University of Glasgow


Part of the Library and University Services

Please note that these pages are from our old (pre-2010) website; the presentation of these pages may now appear outdated and may not always comply with current accessibility guidelines.


A Catalogue of works published 1529-1793 preserved in Glasgow University Library, with an appendix listing manuscripts containing items by or about Paracelsus

Catalogue originally published on the occasion of the symposium The transformation of Paracelsianism 1500-1800: Alchemy, Chemistry and Medicine Glasgow, 15-19 September, 1993, organised jointly by the Herzog August Bibliothek, Wolfenbüttel, the Wellcome Unit for the History of Medicine and the University Library Special Collections Department to commemorate the 500th anniversary of the birth of Paracelsus.

Introduction and catalogue by David Weston. Revised for the web by Julie Gardham in March 2000.


In 1921 the University Court of Glasgow accepted the recommendation of its Library Committee that it should acquire the chemical library of the late Professor of Chemistry, John Ferguson (1837-1916). In so doing the Library received not only a fitting memorial to one who had taught within its walls for over forty years, but also one of the finest libraries ever assembled in the fields of alchemy, early chemistry and hermetic philosophy. Comprising around 7,500 volumes it is several times greater than the Young collection (now in the care of the University of Strathclyde) which formed the basis of Ferguson's most famous work of bio-bibliography, the Bibliotheca chemica: a catalogue of the alchemical, chemical and pharmaceutical books in the collection of the late James Young. Glasgow, 1906.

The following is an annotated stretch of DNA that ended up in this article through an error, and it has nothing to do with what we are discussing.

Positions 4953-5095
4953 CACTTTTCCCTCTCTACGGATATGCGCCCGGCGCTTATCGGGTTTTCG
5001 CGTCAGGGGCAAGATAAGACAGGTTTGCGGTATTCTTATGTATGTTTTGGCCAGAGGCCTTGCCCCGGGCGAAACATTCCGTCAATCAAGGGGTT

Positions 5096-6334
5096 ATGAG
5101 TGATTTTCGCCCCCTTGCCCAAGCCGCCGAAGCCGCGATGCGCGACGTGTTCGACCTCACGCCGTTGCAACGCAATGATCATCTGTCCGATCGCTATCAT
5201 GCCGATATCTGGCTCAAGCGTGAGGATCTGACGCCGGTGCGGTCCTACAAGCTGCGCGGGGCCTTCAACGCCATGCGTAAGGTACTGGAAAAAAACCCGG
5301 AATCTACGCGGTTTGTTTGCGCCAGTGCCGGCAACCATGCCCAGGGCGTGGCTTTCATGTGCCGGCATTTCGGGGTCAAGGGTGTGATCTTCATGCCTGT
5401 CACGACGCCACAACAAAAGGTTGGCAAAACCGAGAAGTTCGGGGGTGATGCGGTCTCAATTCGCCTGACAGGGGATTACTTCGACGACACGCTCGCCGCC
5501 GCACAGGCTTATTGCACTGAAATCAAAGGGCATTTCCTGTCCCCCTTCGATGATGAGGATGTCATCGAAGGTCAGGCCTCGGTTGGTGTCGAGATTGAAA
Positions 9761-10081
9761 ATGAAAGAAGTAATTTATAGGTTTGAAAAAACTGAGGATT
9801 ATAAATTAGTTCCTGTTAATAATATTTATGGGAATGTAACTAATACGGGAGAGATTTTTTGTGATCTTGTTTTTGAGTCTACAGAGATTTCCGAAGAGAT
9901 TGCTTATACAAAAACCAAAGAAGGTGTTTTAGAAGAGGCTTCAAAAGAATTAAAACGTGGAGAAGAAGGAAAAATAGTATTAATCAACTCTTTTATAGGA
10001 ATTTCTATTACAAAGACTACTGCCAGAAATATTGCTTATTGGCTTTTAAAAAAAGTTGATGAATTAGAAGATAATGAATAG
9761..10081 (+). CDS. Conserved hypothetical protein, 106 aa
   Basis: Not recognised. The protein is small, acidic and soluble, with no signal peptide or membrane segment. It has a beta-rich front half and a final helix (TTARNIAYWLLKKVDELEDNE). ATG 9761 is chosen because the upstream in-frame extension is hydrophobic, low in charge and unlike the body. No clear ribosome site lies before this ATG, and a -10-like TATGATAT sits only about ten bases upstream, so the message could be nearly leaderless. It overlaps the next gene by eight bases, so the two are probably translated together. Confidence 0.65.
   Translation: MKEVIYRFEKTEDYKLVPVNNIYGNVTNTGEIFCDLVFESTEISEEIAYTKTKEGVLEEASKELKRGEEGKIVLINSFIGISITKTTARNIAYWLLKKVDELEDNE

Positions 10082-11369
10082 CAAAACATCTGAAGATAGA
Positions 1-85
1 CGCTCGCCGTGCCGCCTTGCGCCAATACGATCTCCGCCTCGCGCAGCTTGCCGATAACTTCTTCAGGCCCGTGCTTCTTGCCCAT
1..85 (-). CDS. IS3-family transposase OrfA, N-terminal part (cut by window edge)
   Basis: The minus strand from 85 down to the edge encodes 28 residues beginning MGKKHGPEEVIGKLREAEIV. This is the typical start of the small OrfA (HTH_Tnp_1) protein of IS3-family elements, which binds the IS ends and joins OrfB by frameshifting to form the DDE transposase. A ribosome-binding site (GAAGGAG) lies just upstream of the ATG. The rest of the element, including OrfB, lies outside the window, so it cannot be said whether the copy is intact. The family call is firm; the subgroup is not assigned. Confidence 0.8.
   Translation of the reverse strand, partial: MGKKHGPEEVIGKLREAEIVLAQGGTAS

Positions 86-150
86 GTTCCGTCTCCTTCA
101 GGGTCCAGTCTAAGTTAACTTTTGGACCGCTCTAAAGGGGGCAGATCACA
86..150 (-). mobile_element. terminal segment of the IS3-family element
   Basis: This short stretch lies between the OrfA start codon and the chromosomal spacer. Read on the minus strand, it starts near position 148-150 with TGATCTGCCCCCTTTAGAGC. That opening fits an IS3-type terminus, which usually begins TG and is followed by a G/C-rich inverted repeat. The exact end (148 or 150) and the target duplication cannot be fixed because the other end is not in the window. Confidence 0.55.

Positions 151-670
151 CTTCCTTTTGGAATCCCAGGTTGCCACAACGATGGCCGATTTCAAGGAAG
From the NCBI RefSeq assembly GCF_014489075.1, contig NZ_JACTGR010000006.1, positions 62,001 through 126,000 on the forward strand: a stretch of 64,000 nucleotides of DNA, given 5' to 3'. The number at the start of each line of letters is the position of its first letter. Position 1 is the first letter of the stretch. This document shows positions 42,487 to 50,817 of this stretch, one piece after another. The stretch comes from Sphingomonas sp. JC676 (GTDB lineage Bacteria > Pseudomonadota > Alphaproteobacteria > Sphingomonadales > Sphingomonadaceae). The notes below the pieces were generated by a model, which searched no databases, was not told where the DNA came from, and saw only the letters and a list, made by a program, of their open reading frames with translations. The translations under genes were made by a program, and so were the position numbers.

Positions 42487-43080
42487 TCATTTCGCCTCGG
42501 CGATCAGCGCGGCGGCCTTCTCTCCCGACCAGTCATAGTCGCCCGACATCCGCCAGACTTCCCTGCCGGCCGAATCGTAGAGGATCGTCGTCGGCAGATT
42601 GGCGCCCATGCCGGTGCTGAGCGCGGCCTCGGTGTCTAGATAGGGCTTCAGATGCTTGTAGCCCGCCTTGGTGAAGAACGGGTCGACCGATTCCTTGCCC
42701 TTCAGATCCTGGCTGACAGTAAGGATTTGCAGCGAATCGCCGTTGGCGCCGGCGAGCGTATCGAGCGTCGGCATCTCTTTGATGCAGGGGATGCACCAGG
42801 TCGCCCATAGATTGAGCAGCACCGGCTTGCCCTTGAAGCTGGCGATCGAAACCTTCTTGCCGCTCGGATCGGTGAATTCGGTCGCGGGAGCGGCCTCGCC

frontispiece of MS Ferguson 219

title-page from Ferguson Ap-y.151: catalogue 154

Amongst its many treasures are over 200 volumes of the writings of Paracelsus, some 180 of which are separately published editions before 1800. This remarkable collection appears to have been amassed carefully over a period of twenty or so years, commencing with Ferguson's first essay in Paracelsian research; a paper to the University Dialectic Society in 1873, entitled simply, Paracelsus, and culminating in the purchase of the extensive Paralcelsia belonging to Dr. Eduard Schubert sometime in 1894. Schubert, with his friend Karl Sudhoff, had been interested in Paracelsus since his student days, and together they published Paracelsus-Forschungen between 1887 and 1889. They had also collaborated on a comprehensive bibliography of Paracelsus editions. This was subsequently completed by Sudhoff, and finally published in 1894, two years after Schubert's death at the age of seventy. In the introduction to his Bibliographia Paracelsia Sudhoff lists the numerous libraries that he has used in the compilation of this monumental work. Glasgow University Library, however, receives no mention, a fact which, at first surprising, becomes quite understandable when one considers the chronology of events. While Sudhoff was writing his introduction Schubert's library was on the point of being offered for sale by the London firm of William Wesley & Son, scientific booksellers and publishers (December, 1893). Although no documentary evidence of the transaction has so far emerged, the many books which bear Schubert's ownership marks in Ferguson's library testify to his having purchased all of the Paracelsian texts and many of the more general alchemical works from the Wesley catalogue. For almost the next thirty years then until it passed into the hands of the University this rich collection of Paracelsia remained comparatively unknown in Ferguson's own library.